The Ruins review by The Grim Ringler


The movies haven’t been kind to world travel lately, and that’s an understatement. If you believe horror films any and every person around the world is gunning for Americans and it’s only a matter of time before they get us. Well, despite what you might learn from movies, not every person that isn’t American is planning some sort of bloody vengeance, though, if you see the RUINS, you are not apt to want to plan any Mexican getaways anytime soon.

While on vacation in Mexico and soaking up the atmosphere poolside at their hotel, four friends decide to join fellow traveler on a trip into the jungle to find his brother, who was on his way to some ancient ruins with a girl. It’s just before the Americans are going to return home and they want to have one last adventure and try to soak up some culture if they can. Their new friend is an affable enough guy who is just worried about his brother and he and another traveler, this one from Spain, lead the Americans into the wilds of Mexico to find the ruins. With the aid of a handwritten map they find the right area but no path, which, it turns out, has been covered. When they uncover the path two native children begin watching them silently. The travelers make their way along the path towards the ruins, an uneasy feeling among them and that feeling only deepens when they reach the foreboding shadow of the ruins. As soon as they are near the ruins though the group is surrounded by local tribesmen who are wielding weapons and screaming at these strangers. Without knowing, they have offended the local natives and in a moment things turn from dangerous to deadly and, with one of their members cut down, the surviving travelers are forced up onto the ruins in order to escape the hostile natives, not knowing that the real danger still awaits them. Trapped on top of the ruins, the friends soon realize that the real horror comes not from below them, but among them, as something within the ruins, something old and hungry, is anxious to have them for dinner.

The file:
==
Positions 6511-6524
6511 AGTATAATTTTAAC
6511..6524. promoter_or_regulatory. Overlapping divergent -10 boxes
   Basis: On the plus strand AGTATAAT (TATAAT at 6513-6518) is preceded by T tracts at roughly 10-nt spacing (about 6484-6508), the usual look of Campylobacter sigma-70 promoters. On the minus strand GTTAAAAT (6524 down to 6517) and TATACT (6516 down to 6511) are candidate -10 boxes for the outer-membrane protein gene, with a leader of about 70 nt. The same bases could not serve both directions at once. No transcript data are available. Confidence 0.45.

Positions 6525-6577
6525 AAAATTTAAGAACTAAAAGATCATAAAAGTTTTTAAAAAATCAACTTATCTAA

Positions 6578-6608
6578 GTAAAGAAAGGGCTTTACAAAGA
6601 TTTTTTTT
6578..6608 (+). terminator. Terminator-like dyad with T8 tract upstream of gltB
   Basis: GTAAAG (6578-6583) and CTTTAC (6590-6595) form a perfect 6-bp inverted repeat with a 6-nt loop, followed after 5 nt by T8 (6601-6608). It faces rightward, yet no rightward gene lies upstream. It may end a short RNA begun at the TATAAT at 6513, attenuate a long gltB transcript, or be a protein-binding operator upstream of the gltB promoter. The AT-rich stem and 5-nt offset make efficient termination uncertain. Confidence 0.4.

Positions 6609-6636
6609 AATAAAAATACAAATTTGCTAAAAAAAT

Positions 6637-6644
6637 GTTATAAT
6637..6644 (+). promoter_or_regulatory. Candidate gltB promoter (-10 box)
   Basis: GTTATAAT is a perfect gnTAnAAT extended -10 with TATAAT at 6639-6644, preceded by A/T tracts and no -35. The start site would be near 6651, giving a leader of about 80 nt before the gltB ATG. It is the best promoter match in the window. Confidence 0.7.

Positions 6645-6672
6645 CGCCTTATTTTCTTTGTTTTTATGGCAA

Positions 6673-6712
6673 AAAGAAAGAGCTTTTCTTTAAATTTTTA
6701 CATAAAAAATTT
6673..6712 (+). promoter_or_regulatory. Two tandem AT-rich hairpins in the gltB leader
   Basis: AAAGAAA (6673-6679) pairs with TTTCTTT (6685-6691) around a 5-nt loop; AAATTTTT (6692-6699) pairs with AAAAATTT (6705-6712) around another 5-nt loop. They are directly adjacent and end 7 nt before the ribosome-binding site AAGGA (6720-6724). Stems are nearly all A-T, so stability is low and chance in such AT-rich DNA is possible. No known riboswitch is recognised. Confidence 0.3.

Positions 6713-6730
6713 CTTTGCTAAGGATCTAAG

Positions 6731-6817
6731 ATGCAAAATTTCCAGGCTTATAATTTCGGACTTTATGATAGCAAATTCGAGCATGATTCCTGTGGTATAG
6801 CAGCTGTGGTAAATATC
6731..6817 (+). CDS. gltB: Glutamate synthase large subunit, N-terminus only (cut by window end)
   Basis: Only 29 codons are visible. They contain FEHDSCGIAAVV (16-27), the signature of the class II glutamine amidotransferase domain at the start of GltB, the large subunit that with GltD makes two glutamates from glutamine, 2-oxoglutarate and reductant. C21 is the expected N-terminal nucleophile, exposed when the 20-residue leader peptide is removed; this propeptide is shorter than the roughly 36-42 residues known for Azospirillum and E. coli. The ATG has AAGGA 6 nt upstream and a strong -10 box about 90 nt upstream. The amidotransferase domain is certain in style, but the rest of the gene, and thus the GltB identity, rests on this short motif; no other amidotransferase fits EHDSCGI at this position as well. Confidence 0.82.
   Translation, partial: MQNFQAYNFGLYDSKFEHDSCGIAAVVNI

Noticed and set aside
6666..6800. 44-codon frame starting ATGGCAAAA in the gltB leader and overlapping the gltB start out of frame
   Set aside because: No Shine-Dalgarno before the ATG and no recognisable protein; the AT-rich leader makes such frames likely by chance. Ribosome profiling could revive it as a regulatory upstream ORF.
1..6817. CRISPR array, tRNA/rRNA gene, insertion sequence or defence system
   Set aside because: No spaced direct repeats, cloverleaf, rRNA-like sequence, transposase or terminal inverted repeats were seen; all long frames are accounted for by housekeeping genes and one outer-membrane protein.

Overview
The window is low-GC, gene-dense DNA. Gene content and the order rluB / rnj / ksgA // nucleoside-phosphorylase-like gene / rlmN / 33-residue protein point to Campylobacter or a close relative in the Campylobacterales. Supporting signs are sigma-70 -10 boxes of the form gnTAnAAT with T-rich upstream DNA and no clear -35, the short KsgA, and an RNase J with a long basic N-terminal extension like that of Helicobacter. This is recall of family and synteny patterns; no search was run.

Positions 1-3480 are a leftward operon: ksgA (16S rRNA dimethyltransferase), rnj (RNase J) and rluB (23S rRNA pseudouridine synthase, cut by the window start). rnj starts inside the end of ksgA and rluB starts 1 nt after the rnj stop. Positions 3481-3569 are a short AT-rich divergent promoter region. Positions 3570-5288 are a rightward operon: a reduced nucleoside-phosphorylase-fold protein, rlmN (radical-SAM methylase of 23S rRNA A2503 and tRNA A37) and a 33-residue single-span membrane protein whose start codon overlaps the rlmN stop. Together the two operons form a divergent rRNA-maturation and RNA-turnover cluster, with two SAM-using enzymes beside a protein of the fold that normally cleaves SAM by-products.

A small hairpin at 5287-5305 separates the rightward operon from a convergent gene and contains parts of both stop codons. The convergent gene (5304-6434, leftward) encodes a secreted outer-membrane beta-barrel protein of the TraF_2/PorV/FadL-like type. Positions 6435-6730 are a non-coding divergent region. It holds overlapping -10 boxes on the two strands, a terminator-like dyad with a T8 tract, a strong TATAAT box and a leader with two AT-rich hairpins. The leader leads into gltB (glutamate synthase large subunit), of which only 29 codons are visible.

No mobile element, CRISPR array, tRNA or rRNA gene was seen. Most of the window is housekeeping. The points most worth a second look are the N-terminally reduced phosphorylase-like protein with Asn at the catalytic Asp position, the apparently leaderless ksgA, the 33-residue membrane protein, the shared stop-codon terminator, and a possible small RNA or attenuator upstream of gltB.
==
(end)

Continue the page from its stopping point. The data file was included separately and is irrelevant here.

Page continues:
A very well made and paced horror film, there are enough gross out moments to keep the gorehounds happy and more than enough tense moments to keep the casual fan nervous. There are some far fetched moments (how many people will just 1. hook up with a stranger and 2. go off into the jungle on their own?) but the film holds together because the whole is stronger than any small issues. The acting is good, and really conveys the horror of the situation and the absolute dread which gets thicker as the film moves forward. The sets are amazing and create an atmosphere that really stand out and pull you further into the story. From what I read, this is quite a departure from the novel the movie is based on, but for me, the film comes together well. Like most movies of this ilk, you can see where things are leading but how you reach that point, and what happens when it all comes together is what brings it together. It helps, too, that these are characters that you care for and empathize with and it’s awful to watch what they go through.

A solid horror film, this is what people mean when they talk about horror having a bit of resurgence. As much as I like a nice slasher film, this sort of film is what makes horror films fun because, at its heart, it’s scary. Hurray for scary. I can’t recommend this enough because of its use of tension, atmosphere, and the sheer level of horror that is created. Nicely done indeed.


8 out of 10 Jackasses
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